Chapter 5: Developing a Kanban Design

Chapter 5: Developing a Kanban Design


Many people think they only need to figure out the size of the kanban and they are ready to start up their kanban. Unfortunately, once they calculate the kanban size they are only partially ready. To successfully implement a kanban requires not only setting container quantities , but also the development of a design, deployment of the design, and training of the design. This chapter and the next two chapters will address these three topics. Thus our process flow expands, as shown in Figure 5-1, to include designing the kanban.

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Figure 5-1: The Next Step in the Implementation of Kanban Scheduling: the Kanban Design.

When we think of kanban design we should think about three things:

  1. Selecting the signaling mechanism for the kanban

  2. Developing the rules for operation of the kanban

  3. Creating the visual management plans for the kanban

These three items will ensure that you have a design that can be successfully implemented. Consider each activity as an integral step on the road to successful implementation.

Setting up the scheduling signal means to develop a signal that tells the production operators when to:

  • Produce parts

  • Change over

  • Stop production

This signal replaces the traditional production schedule. The signal can be cards, buggies, objects on a fixed board, etc. The only requirements for selecting a signal are that it must be unambiguous, readily understood , and maintainable .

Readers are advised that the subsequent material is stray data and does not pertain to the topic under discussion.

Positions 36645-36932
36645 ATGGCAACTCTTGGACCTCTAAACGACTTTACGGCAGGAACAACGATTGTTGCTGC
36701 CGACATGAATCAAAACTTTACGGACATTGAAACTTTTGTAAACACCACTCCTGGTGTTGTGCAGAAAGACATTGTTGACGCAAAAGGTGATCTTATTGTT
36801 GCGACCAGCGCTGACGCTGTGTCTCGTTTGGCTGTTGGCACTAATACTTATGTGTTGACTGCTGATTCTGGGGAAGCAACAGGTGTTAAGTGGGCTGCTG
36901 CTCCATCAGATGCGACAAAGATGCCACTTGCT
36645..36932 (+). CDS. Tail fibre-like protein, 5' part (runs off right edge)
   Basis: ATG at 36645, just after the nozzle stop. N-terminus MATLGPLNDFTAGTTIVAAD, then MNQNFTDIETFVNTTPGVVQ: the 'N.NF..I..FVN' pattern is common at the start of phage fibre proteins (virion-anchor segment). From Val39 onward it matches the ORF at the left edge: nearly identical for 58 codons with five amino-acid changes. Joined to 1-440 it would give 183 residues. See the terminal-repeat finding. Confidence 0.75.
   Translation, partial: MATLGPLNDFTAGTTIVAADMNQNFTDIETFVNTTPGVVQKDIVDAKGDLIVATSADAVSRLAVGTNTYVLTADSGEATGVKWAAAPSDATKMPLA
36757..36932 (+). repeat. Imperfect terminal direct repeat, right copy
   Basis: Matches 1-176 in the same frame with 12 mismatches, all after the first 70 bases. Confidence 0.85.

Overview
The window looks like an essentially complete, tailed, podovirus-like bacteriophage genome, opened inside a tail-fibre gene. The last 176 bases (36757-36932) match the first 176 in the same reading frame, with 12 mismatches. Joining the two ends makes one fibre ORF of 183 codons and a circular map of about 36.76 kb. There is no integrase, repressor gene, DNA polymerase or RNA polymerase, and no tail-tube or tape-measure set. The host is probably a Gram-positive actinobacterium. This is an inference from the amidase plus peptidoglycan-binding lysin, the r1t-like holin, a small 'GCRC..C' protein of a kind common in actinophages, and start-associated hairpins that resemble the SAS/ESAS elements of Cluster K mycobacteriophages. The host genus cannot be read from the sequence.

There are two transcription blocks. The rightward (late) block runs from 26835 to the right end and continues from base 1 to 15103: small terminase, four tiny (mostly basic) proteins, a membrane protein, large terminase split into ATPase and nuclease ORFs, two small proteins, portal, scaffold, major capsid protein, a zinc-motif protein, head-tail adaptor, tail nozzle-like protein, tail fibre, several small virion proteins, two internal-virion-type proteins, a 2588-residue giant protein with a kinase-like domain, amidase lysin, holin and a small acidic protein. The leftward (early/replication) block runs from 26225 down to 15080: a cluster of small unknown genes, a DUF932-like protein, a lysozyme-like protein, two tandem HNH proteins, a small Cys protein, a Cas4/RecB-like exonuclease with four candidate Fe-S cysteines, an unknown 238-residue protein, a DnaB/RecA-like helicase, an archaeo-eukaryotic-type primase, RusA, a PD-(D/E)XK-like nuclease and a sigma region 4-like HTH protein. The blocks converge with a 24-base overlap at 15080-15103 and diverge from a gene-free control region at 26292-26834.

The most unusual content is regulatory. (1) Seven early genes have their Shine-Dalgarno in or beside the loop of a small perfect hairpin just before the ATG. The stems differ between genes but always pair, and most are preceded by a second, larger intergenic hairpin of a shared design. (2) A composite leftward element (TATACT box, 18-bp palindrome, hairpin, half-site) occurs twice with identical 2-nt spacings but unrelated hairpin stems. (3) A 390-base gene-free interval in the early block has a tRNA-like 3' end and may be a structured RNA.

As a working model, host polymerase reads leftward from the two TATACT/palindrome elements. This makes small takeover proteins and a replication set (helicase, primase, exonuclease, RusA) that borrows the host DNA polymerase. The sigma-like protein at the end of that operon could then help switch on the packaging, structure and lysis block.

The rules you develop for the kanban will drive its operation. They will be the guidance that allows the operators to control the production schedule. The rules should include directions on sequences, decision points, and anything else that will help production operators make the right decisions. Spell out who will perform what task, when to get help, who to go to for help, and what these "helpers" will do when contacted. The rules should use pictures and diagrams to facilitate understanding. Remember: if you want something to happen, then it better be in the rules.

Once you have developed a signal mechanism and the rules, you will need to determine how to communicate this information. The information should be communicated through your visual management plan. The visual management plans should include: putting up signs, marking or taping floors, posting the rules, posting job aids, etc. Your goal should be that anyone who walks into the production and material storage areas should immediately be able to determine the status of production, what needs to be produced next, and where to get parts. Additionally, your visual management plan should communicate all the other "everybody knows " stuff ” because everyone doesn't know.

Team Activity

Although you may have skated on involving the entire team in the previous steps, don't do it in the design phase. By creating a design as a team you will increase buy-in and are more likely to create a design that addresses all the issues.

The team will be able to identify the roadblocks to the success of the program. A successful design will answer the team's concerns and questions. When the design achieves this objective, then you're on your way to a successful kanban implementation.

Also, consider the kanban a work in progress. As you operate the kanban and gain more information, make changes that will:

  • Improve its operation

  • Integrate in new information

  • Correct the loopholes that prevent flow

Don't be afraid to change kanban quantities when the calculated amounts do not let the preferred production sequence occur as planned.